When our school’s namesake, Francis of Assisi, was young, he wasn’t the greatest example of a Christian.  He led a life of worldly pleasure, enjoying the riches he was born into in a carefree lifestyle. It was only after coming back from a war that he had a spiritual awakening to become the saint we know today.  He began to turn his back on his previous way of life, choosing to live serving God and his fellow man.  In fact, he began donating so much of his monetary inheritance that his father disowned him.  In his travels that followed, Francis converted many to Christianity and preserved nature, adhering to the ways of Christ for the rest of his days, building a reputation as the patron saint of animals and the environment.

Make-A-Difference Day is an annual event at our school that allows students to help around the school.  However, it isn’t simply an event – it’s an opportunity.  It’s an opportunity to be more like Saint Francis and, by extension, Jesus Christ by helping our community.  

Make-A-Difference Day is an opportunity to improve ourselves by working to better the world around us and we should begin to see it as such.  Many of us make the mistake of approaching community service as a chore when it should mean so much more to us.  Community service is just that: a service to the people around us.  Helping others is something that should be relished, not lamented.

     With all this in mind, I challenge you to enjoy the next act of community service you take part in.  I challenge you to think of the difference you are making in the lives of those you are helping and the days that you may have just brightened by choosing to lend a helping hand.  I challenge you to be eager to make a difference, just like Saint Francis, and just like Jesus Christ.

A Good Rivalry

Rivalry is “the competition or superiority in the same field.”  Everywhere we go, for the rest of our lives we will be faced with competition. In the past if I had to say we had a rival playing volleyball, I’d say HBA. They are a skilled volleyball team and always a challenge. For the past two seasons that I’ve been playing JV, our games with them were always close. They’ve beat us in the past, but we’ve also comeback and beat them as well. This past game that we’ve had with them this season, it was especially close. They had just beat us in the first set and we took the second. So we were forced to play for the third to decide the winner of the game. I especially remember this game because we were up and up with them for literally the entire game–they would get a point and then we would get a point. It was the most stressful game of my life there was so much pressure. We ended up going to 26-24 and we took the game. I was so happy that it was all over and that we took the win. We play them again two weeks from now and I know they’ll be dying to beat us. It’s happened before. I remember freshman year that we had a super close game and beat them on their home court and then they ended up beating us the second time around on our home court. I think we’ll be okay though because we won that game with two of our setters sit out because they were injured and we had Shandy, who is a freshman, set for the entire game by herself. I’d say we won that game because we kept the energy up and set our mind to the goal that we really wanted to win. I believe that if you want something bad enough and you work for it how badly you want it, you can achieve it.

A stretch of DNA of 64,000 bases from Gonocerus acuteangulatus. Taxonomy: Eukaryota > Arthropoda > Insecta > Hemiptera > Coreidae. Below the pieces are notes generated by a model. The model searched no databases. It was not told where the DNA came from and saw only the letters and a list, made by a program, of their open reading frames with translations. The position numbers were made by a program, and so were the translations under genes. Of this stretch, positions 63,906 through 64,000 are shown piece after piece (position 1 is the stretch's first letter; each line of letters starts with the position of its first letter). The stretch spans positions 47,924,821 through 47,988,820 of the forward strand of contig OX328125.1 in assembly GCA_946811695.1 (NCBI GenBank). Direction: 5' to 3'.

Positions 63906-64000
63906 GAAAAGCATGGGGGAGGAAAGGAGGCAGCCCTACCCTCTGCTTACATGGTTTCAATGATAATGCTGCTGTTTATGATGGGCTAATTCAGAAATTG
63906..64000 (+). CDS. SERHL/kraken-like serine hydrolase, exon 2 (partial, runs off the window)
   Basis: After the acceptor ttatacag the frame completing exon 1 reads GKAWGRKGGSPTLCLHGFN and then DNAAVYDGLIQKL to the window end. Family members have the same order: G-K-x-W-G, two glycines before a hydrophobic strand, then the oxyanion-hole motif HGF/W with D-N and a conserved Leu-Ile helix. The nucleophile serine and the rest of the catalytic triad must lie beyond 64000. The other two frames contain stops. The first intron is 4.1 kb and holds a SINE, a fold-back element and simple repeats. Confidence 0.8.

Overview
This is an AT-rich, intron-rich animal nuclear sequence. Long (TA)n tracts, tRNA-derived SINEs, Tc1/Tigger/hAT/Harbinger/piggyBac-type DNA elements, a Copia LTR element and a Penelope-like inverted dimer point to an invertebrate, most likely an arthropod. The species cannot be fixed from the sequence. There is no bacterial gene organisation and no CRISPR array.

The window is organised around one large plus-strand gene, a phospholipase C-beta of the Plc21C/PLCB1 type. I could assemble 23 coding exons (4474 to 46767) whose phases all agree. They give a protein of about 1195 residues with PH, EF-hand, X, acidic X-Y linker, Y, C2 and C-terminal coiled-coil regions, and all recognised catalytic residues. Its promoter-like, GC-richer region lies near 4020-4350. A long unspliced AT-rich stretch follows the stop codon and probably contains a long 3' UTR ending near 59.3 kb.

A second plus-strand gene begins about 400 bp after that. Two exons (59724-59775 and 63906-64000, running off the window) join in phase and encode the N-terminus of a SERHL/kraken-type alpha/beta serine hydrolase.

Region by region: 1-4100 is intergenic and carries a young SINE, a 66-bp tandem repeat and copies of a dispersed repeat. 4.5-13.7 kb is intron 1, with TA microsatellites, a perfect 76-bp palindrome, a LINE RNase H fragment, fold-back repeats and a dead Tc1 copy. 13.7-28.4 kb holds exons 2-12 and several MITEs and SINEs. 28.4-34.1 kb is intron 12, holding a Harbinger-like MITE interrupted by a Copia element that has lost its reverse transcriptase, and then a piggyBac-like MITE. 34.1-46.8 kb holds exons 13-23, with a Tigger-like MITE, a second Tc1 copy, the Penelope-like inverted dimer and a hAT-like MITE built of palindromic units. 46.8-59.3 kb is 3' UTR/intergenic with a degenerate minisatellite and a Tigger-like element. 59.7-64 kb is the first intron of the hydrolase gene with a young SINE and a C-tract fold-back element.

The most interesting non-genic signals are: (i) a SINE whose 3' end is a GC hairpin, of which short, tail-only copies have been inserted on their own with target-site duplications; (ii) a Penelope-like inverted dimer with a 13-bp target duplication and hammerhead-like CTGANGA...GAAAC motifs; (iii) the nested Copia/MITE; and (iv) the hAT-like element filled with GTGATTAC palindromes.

Seniors Welcome Freshman And Build Relationships

Being a freshman can be kind of scary, but here at Saint Francis School we have a way to make the transition from middle school to high school a little easier.

One of the many traditions we have is our Big Sibling/Little Sibling event. This event consists of a senior (big sibling) being paired up with either one or two freshmen (little sibling/s). Over the span of two cycles, big siblings and little siblings exchange letters and gifts, such as candy, gift cards, food, and stuffed animals.

The fun part of this tradition is that this gives freshmen a chance to try and guess who their older sibling is.  Freshman Isaiah San Diego says, “I look forward to meeting my big sibling.  I kind of have an idea of who they are, and I’m really excited to see if I’m right or not.”

Many teachers believe that this is a great way to get freshmen more comfortable with being high schoolers.  Senior Homeroom Teacher Señora Rivas Roblin says, “It is a tradition that is fun to watch as the seniors welcome the freshmen to high school.  It helps to bond the divisions that are three years apart.”

Freshmen see this event as something fun and exciting.  They can’t wait to meet their big sibling.  Seniors anxiously look forward to the event as well. Senior Class President Tiare Guerrero says, “I expect to take away a relationship between my little sibling and I, as well as the bond between the senior and freshmen class.”

On August 31, 2016, Freshmen will have a chance to meet their sibling.  It will also be the first and last time that they are permitted to step foot in the senior courtyard until they are seniors. This bond and relationship will be an unforgettable experiences for both classes.

The online news site of Saint Francis School